From The Editor | April 6, 2022

Coordinating Your International Regulatory Strategy


By Matthew Pillar, Editor, BioProcess Online

Global Medicine GettyImages-121380309

Dr. Daniela Drago has built a distinguished career in regulatory affairs, one that spans biotech heavyweights Hoffman-La Roche, Vifor Pharma, Reckitt Benckiser, Bausch & Lomb, and Biogen. In August 2021 she took her skills to clinical-stage Aurion Biotech, where she's helping to steer the company's pipeline of cell therapy candidates addressing corneal endothelial disease. It was certainly the right time for Aurion to onboard Dr. Drago, as the company is at once preparing its NDA submission to Japan’s PMDA, preparing its IND submission to the FDA in the U.S., and making clinical development plans in the E.U.

Daniela Drago, Ph.D., Chief Regulatory Officer, Aurion Biotech
Dr. Drago’s outlook on regulatory harmonization is optimistic, but she admits that while advanced therapies—and more specifically, cell and gene therapies—hold the potential to transform global healthcare, the lack of established regulatory frameworks for advanced therapies in many countries poses a challenge to medicine developers. “The authorities that are more experienced with cell and gene therapies have adopted requirements and practices that are unique to these products,” she explains. The EMA and FDA, for example, have several guidelines that are specific to cell gene therapies, however, but regulatory requirements vary significantly between them. This, she says, results in sponsor uncertainty when dealing with multinational development programs. That uncertainty is even more acute in the rare disease space, making it more complex for sponsors in this area to reach concurrence on novel endpoints, or align their approaches to long-term follow up among disparate agencies.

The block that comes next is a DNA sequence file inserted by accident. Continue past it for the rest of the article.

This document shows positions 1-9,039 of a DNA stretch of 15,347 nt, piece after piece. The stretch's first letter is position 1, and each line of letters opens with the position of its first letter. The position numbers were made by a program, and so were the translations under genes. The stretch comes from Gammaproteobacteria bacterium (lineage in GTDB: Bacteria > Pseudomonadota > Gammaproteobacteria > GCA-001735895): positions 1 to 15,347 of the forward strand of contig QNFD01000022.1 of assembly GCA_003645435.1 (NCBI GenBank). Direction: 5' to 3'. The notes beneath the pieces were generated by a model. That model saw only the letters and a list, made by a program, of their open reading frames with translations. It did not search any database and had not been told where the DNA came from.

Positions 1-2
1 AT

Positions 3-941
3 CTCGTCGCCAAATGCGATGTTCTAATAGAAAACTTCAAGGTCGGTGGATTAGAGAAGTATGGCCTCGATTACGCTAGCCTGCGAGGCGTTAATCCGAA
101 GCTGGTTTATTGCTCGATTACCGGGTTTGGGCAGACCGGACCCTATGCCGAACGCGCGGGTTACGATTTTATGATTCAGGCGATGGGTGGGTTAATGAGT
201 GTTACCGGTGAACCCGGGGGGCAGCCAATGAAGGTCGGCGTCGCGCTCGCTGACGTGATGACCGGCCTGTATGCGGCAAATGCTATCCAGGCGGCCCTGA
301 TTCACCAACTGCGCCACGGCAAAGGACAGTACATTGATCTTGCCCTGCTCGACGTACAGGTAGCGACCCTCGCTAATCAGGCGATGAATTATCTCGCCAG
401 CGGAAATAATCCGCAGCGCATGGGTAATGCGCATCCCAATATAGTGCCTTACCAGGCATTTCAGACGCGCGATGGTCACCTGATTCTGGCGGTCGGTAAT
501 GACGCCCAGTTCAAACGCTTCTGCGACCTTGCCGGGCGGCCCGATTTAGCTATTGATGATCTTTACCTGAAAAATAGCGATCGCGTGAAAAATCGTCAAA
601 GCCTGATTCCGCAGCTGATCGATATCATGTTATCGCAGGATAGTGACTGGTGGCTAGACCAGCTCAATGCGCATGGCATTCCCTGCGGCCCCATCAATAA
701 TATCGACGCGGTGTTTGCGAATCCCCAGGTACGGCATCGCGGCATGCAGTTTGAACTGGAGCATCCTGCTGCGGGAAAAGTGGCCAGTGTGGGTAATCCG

Three International Regulatory Inefficiencies

International regulatory disparity, says Dr. Drago, can create inefficiencies for sponsors that fall into three main categories. Number one is the lack of established regulatory frameworks for cell gene therapies. “In many cases, when countries try to repurpose frameworks, they stretch the boundaries of their regulations based on what they determine applicable,” she says. “Second, in the U.S., Europe, and Japan, there are differences in requirements for countries with dedicated regulatory frameworks, and this causes sponsors that are dealing with multinational programs to at times conduct duplicative work.” Finally, inefficiencies arise around varying regulatory expectations for raw and starting materials. “Obtaining quality raw materials is difficult for challenging therapies, due to the need to use human- and animal-derived materials. There are issues in variability in lot-to-lot performance, for example.” When regulators’ expectations of those starting materials variables differ from region to region, sponsors must dedicate resources to managing distinct sets of expectations.

Meeting International Regulatory Challenges Where They Live